Senator asks for probe of Hawaii's FAA office after crashes

After three helicopter crashes, the chairman of a key Senate committee is asking for an investigation into misconduct allegations at the Hawaii field office of the Federal Aviation Administration

A whistle blower alleges an inappropriately close relationship between an FAA manager and a helicopter tour company involved in three crashes during the past two years. Three people were killed in one of the crashes, which happened in April of last year.

The allegations include managers directing that investigative reports be altered, and management retaliation against an employee who reported the problems, Transportation Committee Chairman Roger Wicker, a Republican from Mississippi, said in a letter dated Jan. 24 calling for the probe by the the Transportation Department's inspector general. He says a whistle blower reported the allegations to the committee staff.

The FAA said Friday that it has been investigating on its own and already is taking steps to address problems that have been substantiated. It pledged to cooperate with the office of Inspector General Calvin Scovel.

In June 2019, an FAA employee alleged misconduct by managers in the flight standards district office in Honolulu, saying that managers too frequently overrode recommendations of inspectors, according to the fact sheet.

In November 2018, local FAA management revoked Novictor's letter of authorization to operate under less restrictive regulations, citing the company's accident history and lack of verifiable safety measures. Monfort's front line manager, Darett Kanayama, improperly granted check airman authority to Novictor's owner and operator, Nicole Vandelaar, according to the fact sheet.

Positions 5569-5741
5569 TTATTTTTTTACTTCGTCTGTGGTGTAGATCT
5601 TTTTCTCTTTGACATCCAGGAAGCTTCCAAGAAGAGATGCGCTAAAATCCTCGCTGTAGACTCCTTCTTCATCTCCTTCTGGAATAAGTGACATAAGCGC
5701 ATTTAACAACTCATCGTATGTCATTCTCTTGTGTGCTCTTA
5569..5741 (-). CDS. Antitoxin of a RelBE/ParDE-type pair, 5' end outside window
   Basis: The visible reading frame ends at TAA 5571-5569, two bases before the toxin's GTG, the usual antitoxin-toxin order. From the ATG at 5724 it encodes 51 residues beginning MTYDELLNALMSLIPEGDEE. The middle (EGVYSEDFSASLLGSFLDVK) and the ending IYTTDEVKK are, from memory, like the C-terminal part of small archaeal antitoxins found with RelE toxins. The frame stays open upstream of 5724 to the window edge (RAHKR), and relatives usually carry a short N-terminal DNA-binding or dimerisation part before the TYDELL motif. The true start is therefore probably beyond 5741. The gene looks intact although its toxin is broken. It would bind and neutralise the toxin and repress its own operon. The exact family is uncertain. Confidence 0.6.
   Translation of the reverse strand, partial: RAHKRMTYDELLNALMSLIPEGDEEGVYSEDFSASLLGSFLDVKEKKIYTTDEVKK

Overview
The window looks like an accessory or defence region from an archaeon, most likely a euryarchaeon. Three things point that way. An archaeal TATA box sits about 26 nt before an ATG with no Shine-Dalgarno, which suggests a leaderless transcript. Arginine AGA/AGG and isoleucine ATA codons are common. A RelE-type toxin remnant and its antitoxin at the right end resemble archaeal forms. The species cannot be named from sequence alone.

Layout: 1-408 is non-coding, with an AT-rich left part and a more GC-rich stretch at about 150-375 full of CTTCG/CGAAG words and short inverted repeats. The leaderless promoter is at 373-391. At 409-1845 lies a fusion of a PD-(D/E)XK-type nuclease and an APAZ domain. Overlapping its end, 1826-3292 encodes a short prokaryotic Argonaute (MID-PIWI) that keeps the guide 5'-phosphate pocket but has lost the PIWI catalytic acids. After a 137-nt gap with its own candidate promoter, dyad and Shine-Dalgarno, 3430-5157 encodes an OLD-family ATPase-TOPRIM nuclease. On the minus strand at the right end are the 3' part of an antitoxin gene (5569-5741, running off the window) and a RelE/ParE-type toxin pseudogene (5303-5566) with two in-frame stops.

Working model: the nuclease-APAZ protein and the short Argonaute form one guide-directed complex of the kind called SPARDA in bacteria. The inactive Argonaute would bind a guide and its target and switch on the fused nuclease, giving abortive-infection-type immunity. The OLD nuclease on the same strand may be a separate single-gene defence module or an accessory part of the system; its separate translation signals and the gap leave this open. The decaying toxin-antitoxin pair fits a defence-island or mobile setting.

In April, a Novictor tour helicopter crashed on a residential street outside Honolulu, killing all three on board.

“Mr. Monfort began an investigation into the crash, which revealed that Ms. Vandelaar had received her check airman certification from Mr. Kanayama improperly,” the fact sheet said. “According to Mr. Monfort, Ms. Vandelaar was improperly certified to administer check rides on behalf of the FAA, but subsequently gave a check ride to the pilot involved in the April 29th crash 10 days before the accident.”

Monfort revoked her authorization in May, and later that day was removed from the investigation, the fact sheet said.

“We were briefed about it and most of it is inaccurate,” Kanayama said Friday. “That's not correct,” he said when asked if he improperly granted Vandelaar the certification. “He's making up stories again.”

Kanayama later said he misspoke.

“We’re going to do an investigation and find out if it’s correct or incorrect," he said.

Vandelaar didn't immediately respond to phone and email messages Friday.

In September and November 2019, Monfort asked to travel to the island of Kauai to inspect Safari Aviation, a helicopter tour operator, the fact sheet said, and the requests were denied, making it “next to impossible” for him to perform adequate oversight.

On Dec. 26, a Safari Aviation tour helicopter crashed, killing all seven on board.

Monfort, a retired warrant officer helicopter pilot in the U.S. Army who began his FAA career in 2009, has filed a whistle blower retaliation complaint with the U.S. Office of Special Counsel.

The probe isn't the first time the FAA has been accused of being too cozy with aviation companies that it regulates. Legislators have said the agency gave too much inspection authority to Boeing Co. when it certified the 737 Max passenger jet to be able to fly.

The plane has since been grounded after crashes in Indonesia and Ethiopia that killed 346 people.


Krisher reported from Detroit.

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